In the most significant decision to date in the medical marijuana context, the New Jersey Supreme Court recently confirmed that a plaintiff under the New Jersey Law Against Discrimination (“LAD”) can state a viable claim for discrimination related to lawful use of medical marijuana. On March 10, 2020, the Supreme Court in Wild v. Carriage Funeral Holdings, Inc. (A-91-18) affirmed the judgment of the New Jersey Appellate Division allowing a plaintiff’s LAD claim based on his allegation that he was terminated for lawful medical marijuana use to proceed to the merits.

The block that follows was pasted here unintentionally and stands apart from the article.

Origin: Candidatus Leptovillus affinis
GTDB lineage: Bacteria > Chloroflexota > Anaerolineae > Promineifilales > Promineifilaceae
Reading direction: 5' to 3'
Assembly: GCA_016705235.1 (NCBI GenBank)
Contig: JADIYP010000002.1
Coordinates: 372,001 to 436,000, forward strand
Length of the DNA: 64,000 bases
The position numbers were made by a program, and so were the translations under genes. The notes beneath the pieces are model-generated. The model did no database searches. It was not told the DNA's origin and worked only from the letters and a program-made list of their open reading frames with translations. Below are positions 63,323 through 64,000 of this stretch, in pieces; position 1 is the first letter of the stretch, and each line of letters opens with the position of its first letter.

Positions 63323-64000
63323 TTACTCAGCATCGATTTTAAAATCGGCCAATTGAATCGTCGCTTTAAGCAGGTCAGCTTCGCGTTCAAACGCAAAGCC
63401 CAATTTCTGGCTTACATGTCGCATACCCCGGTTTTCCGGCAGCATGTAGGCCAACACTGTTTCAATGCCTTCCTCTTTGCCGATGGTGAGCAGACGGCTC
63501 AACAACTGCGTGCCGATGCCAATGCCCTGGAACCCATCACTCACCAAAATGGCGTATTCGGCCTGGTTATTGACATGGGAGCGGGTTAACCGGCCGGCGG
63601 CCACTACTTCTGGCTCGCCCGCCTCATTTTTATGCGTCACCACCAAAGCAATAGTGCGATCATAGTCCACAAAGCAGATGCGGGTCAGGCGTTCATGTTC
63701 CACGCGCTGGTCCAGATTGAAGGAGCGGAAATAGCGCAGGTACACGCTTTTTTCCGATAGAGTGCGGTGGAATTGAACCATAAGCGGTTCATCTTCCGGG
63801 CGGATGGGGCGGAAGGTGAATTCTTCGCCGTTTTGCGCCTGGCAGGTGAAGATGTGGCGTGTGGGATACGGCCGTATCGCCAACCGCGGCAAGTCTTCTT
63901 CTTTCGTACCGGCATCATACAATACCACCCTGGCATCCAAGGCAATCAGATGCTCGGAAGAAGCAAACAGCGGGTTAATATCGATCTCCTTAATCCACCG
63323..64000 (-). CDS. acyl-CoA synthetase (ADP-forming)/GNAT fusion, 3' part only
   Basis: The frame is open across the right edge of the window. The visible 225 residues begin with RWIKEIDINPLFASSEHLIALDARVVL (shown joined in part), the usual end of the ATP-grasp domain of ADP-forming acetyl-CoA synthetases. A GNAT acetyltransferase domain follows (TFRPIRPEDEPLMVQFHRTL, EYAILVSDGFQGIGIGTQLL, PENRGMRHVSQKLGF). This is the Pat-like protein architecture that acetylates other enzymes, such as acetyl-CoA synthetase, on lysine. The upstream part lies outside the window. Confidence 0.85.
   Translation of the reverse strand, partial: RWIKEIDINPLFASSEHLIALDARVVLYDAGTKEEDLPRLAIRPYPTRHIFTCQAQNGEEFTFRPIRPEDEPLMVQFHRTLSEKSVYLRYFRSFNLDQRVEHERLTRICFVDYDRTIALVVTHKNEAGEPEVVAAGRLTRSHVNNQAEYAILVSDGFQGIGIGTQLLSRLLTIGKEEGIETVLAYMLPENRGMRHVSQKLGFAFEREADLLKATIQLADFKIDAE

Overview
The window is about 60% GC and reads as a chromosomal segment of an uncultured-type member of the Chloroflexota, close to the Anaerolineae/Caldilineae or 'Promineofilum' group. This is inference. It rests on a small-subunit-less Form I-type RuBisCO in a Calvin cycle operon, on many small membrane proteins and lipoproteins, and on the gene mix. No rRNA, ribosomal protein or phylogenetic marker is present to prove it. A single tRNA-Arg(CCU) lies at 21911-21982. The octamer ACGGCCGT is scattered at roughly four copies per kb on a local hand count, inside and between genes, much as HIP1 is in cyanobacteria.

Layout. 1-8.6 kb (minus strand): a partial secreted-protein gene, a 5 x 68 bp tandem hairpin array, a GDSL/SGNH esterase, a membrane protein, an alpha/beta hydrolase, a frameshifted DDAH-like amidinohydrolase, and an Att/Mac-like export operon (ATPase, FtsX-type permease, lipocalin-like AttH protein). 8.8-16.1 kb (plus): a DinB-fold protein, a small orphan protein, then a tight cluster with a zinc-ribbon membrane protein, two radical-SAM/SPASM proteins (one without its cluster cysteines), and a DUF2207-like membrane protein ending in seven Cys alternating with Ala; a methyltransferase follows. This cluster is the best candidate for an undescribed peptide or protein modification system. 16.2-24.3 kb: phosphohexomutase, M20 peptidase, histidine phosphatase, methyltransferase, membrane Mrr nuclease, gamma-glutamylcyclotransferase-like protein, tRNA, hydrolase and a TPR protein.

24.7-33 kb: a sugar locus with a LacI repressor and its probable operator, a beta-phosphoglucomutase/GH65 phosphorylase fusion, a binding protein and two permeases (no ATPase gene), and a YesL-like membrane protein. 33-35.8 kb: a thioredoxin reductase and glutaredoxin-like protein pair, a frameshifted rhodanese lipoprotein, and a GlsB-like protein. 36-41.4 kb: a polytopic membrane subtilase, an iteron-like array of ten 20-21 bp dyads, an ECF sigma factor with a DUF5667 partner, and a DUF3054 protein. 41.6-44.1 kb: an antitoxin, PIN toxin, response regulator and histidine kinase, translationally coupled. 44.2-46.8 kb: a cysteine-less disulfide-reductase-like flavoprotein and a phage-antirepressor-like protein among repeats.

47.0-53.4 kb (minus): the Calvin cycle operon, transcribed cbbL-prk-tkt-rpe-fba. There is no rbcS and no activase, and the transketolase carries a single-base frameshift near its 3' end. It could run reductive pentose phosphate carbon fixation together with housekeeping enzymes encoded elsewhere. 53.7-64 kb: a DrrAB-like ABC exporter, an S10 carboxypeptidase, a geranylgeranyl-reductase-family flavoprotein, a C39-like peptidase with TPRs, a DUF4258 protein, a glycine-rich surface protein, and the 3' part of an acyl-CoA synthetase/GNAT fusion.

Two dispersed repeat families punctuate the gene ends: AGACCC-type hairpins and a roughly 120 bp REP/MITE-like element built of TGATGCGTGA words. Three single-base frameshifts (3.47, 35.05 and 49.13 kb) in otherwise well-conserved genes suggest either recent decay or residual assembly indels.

In Wild, the plaintiff, a licensed funeral home director, alleged that he lawfully (and privately) used medical marijuana during non-work hours to treat his cancer. His employer learned that he was using medical marijuana and, as plaintiff alleges, terminated him without attempting to discuss an accommodation. The plaintiff filed a lawsuit alleging that his termination was unlawful disability discrimination under LAD. At the trial court level, the funeral home defendant filed a motion to dismiss, arguing that under the Compassionate Use Act (the statute allowing medical marijuana in New Jersey), N.J.S.A. 24:6I-14, employers were not required to accommodate an employee who used medical marijuana. The trial court agreed and dismissed the plaintiff’s LAD claim.
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